Human beings are uncomfortable with randomness. We want cause and effect. You want to find some explanation other than randomness for what you've observed.

John


Send your slot and video poker questions to John Robison, Slot Expert, at slotexpert@comcast.net. Because of the volume of mail I receive, I regret that I can't send a reply to every question. Also be advised that it may take several months for your question to appear in my column.

John Robison

John Robison is an expert on slot machines and how to play them. John is a slot and video poker columnist and has written for many of gaming’s leading publications. He holds a master's degree in computer science from the prestigious Stevens Institute of Technology.

You may hear John give his slot and video poker tips live on The Good Times Show, hosted by Rudi Schiffer and Mike Schiffer, which is broadcast from Memphis on KXIQ 1180AM Friday afternoon from from 2PM to 5PM Central Time. John is on the show from 4:30 to 5. You can listen to archives of the show on the web anytime.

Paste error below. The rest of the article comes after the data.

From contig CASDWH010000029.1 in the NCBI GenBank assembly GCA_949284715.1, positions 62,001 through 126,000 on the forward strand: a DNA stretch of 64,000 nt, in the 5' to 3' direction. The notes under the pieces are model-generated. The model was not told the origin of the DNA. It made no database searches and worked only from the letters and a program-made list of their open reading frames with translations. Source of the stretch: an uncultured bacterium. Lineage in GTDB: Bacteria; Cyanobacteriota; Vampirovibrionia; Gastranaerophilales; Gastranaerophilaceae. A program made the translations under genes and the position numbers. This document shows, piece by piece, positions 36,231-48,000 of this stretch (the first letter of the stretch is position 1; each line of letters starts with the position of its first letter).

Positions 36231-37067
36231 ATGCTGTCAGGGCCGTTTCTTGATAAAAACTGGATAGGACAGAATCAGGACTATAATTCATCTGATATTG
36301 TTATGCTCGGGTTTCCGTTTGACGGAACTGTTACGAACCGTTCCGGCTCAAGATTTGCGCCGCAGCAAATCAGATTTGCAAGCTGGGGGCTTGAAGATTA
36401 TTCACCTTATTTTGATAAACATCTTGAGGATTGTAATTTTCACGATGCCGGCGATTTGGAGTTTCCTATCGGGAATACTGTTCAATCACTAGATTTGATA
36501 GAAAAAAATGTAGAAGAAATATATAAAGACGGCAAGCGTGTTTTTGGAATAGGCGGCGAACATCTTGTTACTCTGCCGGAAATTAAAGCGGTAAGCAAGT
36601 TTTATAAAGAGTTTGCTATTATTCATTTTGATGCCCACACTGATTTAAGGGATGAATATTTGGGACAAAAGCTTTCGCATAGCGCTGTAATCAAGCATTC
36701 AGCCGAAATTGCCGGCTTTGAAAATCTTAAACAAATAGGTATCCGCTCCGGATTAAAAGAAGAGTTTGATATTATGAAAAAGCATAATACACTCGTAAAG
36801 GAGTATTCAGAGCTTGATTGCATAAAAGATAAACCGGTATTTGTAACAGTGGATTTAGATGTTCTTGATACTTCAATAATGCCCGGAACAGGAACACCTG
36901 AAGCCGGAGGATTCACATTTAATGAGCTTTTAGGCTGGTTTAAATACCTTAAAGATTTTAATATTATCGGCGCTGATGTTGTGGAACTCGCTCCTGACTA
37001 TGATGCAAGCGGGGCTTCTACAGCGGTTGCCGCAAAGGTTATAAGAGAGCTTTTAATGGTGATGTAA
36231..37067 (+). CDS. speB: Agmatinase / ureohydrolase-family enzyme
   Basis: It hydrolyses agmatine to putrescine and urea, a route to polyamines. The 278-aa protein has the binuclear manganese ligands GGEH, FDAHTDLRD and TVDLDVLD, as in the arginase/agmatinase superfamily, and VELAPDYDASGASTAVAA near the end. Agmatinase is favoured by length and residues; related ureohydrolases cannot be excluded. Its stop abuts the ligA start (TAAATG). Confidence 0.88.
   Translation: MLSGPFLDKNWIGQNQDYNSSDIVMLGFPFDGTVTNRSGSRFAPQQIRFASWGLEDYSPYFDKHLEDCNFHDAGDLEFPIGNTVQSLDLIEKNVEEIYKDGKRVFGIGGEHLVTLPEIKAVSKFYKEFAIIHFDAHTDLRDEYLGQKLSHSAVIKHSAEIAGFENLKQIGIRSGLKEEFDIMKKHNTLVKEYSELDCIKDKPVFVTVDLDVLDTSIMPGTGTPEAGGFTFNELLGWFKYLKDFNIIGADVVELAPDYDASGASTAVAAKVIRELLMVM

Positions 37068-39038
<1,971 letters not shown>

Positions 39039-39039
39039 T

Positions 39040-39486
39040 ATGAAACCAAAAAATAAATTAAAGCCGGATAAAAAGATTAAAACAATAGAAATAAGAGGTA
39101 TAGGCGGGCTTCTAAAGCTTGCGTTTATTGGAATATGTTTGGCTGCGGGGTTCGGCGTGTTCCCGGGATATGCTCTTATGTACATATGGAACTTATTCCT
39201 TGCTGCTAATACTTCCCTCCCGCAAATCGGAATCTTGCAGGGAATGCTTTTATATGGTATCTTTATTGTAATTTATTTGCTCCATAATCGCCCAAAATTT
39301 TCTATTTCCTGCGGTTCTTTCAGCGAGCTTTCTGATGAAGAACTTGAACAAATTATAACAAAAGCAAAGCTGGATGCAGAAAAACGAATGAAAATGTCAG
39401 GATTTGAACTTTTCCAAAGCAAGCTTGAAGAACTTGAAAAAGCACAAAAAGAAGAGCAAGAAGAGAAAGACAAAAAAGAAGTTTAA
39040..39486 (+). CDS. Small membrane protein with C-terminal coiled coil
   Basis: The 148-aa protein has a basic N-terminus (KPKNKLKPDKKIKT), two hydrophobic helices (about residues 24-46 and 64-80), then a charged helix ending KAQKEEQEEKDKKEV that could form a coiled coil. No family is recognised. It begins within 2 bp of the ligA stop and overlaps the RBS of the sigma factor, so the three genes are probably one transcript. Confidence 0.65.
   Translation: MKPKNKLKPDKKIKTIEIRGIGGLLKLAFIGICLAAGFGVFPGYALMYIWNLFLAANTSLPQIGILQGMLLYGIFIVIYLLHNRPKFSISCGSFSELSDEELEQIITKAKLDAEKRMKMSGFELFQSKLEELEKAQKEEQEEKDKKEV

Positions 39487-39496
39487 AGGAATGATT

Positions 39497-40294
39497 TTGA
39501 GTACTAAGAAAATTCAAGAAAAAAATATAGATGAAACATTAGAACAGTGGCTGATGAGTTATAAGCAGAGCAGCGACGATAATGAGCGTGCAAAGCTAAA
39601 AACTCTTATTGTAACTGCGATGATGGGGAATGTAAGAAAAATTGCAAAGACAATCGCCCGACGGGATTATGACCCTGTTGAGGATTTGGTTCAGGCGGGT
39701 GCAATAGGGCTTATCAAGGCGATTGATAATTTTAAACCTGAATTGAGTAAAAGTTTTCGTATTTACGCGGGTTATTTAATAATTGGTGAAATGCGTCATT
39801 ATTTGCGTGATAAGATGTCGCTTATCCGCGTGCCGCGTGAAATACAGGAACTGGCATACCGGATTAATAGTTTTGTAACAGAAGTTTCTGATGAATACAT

Books by John Robison:

The Slot Expert's Guide to Playing Slots
John Robison
John Robison is an expert on slot machines and how to play them. John is a slot and video poker columnist and has written for many of gaming’s leading publications. He holds a master's degree in computer science from the prestigious Stevens Institute of Technology.

You may hear John give his slot and video poker tips live on The Good Times Show, hosted by Rudi Schiffer and Mike Schiffer, which is broadcast from Memphis on KXIQ 1180AM Friday afternoon from from 2PM to 5PM Central Time. John is on the show from 4:30 to 5. You can listen to archives of the show on the web anytime.

Books by John Robison:

The Slot Expert's Guide to Playing Slots